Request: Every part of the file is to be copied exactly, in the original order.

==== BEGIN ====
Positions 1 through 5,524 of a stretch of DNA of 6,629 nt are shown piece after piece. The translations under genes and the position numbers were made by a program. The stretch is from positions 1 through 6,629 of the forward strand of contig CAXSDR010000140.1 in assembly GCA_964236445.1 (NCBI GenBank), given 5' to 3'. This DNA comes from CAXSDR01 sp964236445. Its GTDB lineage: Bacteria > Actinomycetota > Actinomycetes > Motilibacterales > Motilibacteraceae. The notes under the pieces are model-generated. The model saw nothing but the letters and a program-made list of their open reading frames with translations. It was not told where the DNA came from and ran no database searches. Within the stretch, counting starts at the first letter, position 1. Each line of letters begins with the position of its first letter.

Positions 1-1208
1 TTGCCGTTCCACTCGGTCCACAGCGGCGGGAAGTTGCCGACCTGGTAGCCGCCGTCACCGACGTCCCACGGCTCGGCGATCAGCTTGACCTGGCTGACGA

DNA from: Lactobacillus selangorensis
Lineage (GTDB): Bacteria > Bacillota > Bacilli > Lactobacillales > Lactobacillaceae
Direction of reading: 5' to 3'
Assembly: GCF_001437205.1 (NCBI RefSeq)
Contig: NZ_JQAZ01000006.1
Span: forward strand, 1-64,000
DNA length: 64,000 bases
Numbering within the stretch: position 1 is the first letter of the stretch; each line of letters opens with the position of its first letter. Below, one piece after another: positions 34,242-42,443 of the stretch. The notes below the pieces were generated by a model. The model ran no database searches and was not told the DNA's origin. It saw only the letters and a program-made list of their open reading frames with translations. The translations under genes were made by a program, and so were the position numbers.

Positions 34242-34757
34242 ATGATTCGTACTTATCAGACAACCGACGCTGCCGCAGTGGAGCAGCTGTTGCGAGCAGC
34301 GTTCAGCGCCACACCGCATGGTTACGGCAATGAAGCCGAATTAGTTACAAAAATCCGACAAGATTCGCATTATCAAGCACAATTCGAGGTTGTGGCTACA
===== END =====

Positions 1 through 5,524 of a stretch of DNA of 6,629 nt are shown piece after piece. The translations under genes and the position numbers were made by a program. The stretch is from positions 1 through 6,629 of the forward strand of contig CAXSDR010000140.1 in assembly GCA_964236445.1 (NCBI GenBank), given 5' to 3'. This DNA comes from CAXSDR01 sp964236445. Its GTDB lineage: Bacteria > Actinomycetota > Actinomycetes > Motilibacterales > Motilibacteraceae. The notes under the pieces are model-generated. The model saw nothing but the letters and a program-made list of their open reading frames with translations. It was not told where the DNA came from and ran no database searches. Within the stretch, counting starts at the first letter, position 1. Each line of letters begins with the position of its first letter.

Positions 1-1208
1 TTGCCGTTCCACTCGGTCCACAGCGGCGGGAAGTTGCCGACCTGGTAGCCGCCGTCACCGACGTCCCACGGCTCGGCGATCAGCTTGACCTGGCTGACGA

DNA from: Lactobacillus selangorensis
Lineage (GTDB): Bacteria > Bacillota > Bacilli > Lactobacillales > Lactobacillaceae
Direction of reading: 5' to 3'
Assembly: GCF_001437205.1 (NCBI RefSeq)
Contig: NZ_JQAZ01000006.1
Span: forward strand, 1-64,000
DNA length: 64,000 bases
Numbering within the stretch: position 1 is the first letter of the stretch; each line of letters opens with the position of its first letter. Below, one piece after another: positions 34,242-42,443 of the stretch. The notes below the pieces were generated by a model. The model ran no database searches and was not told the DNA's origin. It saw only the letters and a program-made list of their open reading frames with translations. The translations under genes were made by a program, and so were the position numbers.

Positions 34242-34757
34242 ATGATTCGTACTTATCAGACAACCGACGCTGCCGCAGTGGAGCAGCTGTTGCGAGCAGC
34301 GTTCAGCGCCACACCGCATGGTTACGGCAATGAAGCCGAATTAGTTACAAAAATCCGACAAGATTCGCATTATCAAGCACAATTCGAGGTTGTGGCTACA